Well, it is considered as such in Tennessee and Texas and now in Kentucky:
A Kentucky state Senate committee has approved legislation allowing the Bible to be studied as a literary subject in public schools, a move that means the state will likely follow Tennessee, Texas and a handful of others in bringing the Christian text into the curriculum.
The bill, put forward by three Democratic state senators, orders the Kentucky Board of Education to draw up guidelines for teaching the Bible as a literary work in the context of “literature, art, music, mores, oratory and public policy,” reports the Louisville Courier-Journal. The Bible courses would be elective.
We will hear the usual well grounded complaints about another self-interested group sneaking religion into public education and the usual counter-charges that the US is – with a bit of re-writing of history – a christian nation and that no amount of complaining will change that fact, but both parties at the extreme end of this debate miss what I think is the important point: students need to have a good working knowledge of the bible to better appreciate not only all the references made to it in our spoken and written language but understand its central role as an very important influence through the history of western civilization.
Like it or not, the bible and all its various liturgical interpretations have deeply affected our history and to forgo this influence is to forgo a proper and informed education whether public or private. My problem with the legislation is far more subtle: the bible as a whole is hardly an outstanding example of excellent literature.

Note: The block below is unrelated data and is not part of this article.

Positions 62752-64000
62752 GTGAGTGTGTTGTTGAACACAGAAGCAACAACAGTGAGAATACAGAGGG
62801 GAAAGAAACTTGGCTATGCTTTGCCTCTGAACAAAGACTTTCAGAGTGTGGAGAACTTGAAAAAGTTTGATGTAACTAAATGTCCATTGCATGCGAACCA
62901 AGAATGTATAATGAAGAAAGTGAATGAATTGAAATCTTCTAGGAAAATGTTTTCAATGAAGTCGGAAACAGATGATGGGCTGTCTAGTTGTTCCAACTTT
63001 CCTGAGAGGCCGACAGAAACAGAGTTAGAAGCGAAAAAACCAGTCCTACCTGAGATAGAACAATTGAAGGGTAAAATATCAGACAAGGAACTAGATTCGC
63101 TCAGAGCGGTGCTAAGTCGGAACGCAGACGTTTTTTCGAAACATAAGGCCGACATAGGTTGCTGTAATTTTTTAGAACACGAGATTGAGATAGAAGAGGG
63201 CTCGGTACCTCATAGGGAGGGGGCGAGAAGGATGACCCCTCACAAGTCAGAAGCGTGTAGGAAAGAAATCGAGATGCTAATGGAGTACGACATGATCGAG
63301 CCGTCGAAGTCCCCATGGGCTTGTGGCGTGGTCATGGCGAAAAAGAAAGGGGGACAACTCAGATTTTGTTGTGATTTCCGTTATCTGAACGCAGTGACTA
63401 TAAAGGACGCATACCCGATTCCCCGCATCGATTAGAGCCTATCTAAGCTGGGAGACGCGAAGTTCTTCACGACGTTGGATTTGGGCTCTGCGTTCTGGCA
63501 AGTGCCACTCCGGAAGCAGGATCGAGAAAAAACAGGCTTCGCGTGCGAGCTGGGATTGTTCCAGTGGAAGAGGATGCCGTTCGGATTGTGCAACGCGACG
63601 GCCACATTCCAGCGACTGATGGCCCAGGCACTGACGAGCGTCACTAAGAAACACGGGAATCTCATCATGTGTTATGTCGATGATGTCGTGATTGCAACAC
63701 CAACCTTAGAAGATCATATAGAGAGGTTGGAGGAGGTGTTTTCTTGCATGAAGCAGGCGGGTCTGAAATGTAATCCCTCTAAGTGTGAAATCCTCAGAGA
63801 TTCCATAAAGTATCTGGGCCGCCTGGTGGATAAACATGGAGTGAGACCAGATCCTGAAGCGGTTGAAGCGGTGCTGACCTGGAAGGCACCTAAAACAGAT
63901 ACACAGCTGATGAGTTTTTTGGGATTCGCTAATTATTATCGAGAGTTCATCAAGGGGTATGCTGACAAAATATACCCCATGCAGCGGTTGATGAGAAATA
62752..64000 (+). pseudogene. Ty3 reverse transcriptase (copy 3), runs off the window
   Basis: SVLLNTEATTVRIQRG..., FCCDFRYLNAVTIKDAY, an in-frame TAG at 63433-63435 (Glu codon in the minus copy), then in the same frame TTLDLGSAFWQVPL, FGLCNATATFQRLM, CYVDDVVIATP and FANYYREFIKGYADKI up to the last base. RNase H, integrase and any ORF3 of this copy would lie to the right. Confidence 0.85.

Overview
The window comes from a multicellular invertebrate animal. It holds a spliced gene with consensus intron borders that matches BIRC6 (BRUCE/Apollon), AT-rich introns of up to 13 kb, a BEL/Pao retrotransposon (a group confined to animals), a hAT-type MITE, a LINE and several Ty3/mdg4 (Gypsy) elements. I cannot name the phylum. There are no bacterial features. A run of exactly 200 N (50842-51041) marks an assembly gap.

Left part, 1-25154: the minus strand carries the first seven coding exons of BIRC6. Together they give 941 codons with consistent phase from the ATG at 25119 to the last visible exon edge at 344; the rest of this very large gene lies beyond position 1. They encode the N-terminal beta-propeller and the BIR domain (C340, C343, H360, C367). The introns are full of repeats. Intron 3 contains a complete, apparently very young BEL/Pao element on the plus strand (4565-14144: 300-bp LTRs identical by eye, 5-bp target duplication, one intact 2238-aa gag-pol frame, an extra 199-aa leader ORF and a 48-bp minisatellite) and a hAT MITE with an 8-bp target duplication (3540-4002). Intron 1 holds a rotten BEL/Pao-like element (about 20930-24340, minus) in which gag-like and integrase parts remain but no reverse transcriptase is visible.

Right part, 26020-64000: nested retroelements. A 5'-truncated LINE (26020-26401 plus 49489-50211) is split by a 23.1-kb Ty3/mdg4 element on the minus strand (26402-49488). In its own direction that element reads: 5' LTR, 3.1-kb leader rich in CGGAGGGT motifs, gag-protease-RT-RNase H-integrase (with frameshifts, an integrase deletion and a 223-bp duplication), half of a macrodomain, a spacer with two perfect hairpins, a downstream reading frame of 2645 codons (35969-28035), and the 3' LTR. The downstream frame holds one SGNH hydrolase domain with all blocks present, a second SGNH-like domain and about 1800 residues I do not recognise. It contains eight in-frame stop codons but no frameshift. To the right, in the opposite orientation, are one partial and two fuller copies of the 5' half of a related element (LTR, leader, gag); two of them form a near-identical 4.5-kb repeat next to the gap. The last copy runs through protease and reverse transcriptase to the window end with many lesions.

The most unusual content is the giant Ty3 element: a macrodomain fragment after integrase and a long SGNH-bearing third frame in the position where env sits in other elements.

Sure, there are a few parts of the bible that are beautiful and moving, like withing Ecclesiastes, Song of Solomon, some Proverbs and Psalms, but I think these pale in comparison to other riches offered elsewhere and of which our children learn next to nothing. As literature, the bible is a poor example but absolutely vital in understanding world history. It is the context in which the bible is to be studied that forms its historical importance and gives us reason to place it properly within public education curriculum and not its religious content. That belongs in theology class. My preference, then, is for its inclusion in comparative religions.
Some unthinking christian parents may assume that instruction in the religious teachings of the bible has a place in public education, in which case I expect these same parents will offer no resistance and actively support public funding for the teaching of content from other competing religions. I suspect I will be disappointed. To those who do think, I urge you to support courses in comparative religions and have faith that your son or daughter will come to make up his or her mind about whatever religious belief reveals itself to be the most sound theology. The risk, of course, is that young people may reject the whole kit and caboodle as nonsense and superstition, but if we want our kids to exercise critical thinking and come to own their beliefs honestly, then we are going to have to trust them to do so at some point. Why not arm them with the best information we can and let them apply their ability to compare and contrast in school; after all, isn’t that what learning is all about?